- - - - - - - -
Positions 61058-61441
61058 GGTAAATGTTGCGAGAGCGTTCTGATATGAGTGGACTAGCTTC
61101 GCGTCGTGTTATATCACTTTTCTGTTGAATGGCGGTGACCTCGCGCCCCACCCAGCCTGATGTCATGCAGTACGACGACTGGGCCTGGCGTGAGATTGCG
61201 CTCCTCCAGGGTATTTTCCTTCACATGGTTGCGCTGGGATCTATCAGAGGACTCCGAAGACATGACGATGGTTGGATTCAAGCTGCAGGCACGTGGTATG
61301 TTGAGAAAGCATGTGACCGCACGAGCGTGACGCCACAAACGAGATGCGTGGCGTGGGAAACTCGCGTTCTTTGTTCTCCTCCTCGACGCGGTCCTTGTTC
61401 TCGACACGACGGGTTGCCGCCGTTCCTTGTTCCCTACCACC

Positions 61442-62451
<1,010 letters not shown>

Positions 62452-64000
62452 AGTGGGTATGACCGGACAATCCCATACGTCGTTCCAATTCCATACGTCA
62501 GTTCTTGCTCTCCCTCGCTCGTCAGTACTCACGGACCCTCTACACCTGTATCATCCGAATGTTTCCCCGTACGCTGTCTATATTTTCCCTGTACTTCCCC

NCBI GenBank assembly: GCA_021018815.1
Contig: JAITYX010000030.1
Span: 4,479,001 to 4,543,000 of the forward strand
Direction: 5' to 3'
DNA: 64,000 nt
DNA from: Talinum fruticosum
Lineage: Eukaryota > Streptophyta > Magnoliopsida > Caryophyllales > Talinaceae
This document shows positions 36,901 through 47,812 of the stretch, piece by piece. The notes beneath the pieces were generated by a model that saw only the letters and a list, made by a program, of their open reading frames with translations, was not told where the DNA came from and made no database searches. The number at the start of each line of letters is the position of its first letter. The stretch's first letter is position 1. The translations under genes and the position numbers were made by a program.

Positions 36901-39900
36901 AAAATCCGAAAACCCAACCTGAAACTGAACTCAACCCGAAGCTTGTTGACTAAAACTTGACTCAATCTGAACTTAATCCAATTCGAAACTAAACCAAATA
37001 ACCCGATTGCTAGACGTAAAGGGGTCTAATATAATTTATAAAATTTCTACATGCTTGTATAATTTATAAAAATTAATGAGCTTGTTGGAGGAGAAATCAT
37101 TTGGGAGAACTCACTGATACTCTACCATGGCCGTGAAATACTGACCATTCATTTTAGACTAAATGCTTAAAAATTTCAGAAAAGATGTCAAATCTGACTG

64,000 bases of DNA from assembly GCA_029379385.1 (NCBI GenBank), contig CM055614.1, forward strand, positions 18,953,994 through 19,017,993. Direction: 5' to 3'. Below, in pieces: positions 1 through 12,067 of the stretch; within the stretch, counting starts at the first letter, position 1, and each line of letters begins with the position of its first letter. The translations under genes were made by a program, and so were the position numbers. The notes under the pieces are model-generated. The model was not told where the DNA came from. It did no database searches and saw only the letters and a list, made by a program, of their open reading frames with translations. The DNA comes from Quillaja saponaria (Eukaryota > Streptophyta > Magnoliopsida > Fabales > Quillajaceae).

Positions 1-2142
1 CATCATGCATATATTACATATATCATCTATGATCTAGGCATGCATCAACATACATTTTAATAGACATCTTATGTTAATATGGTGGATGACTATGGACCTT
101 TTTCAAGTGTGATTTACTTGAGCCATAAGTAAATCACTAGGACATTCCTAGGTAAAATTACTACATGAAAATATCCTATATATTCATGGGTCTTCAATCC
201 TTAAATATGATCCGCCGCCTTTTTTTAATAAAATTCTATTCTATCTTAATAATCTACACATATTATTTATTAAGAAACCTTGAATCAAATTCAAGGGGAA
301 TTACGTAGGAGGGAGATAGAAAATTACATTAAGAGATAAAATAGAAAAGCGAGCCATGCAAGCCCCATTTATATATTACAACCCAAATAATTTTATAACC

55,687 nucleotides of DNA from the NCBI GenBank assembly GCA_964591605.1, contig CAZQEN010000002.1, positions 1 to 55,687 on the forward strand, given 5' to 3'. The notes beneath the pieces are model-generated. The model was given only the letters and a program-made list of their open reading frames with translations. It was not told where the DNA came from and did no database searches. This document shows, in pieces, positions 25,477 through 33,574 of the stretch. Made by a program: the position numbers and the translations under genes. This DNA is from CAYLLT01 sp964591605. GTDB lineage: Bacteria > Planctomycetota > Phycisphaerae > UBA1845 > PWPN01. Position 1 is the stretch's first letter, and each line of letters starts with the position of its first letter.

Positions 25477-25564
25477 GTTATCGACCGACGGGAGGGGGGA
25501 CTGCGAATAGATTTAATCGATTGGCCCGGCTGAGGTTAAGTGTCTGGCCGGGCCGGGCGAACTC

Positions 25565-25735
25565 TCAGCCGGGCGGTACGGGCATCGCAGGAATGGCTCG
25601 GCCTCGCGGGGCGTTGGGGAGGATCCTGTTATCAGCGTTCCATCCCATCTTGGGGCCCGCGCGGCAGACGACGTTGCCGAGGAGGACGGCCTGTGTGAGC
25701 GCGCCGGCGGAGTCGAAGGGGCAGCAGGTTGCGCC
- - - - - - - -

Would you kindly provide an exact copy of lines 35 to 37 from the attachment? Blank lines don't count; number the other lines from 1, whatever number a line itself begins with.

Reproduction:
25565 TCAGCCGGGCGGTACGGGCATCGCAGGAATGGCTCG
25601 GCCTCGCGGGGCGTTGGGGAGGATCCTGTTATCAGCGTTCCATCCCATCTTGGGGCCCGCGCGGCAGACGACGTTGCCGAGGAGGACGGCCTGTGTGAGC
25701 GCGCCGGCGGAGTCGAAGGGGCAGCAGGTTGCGCC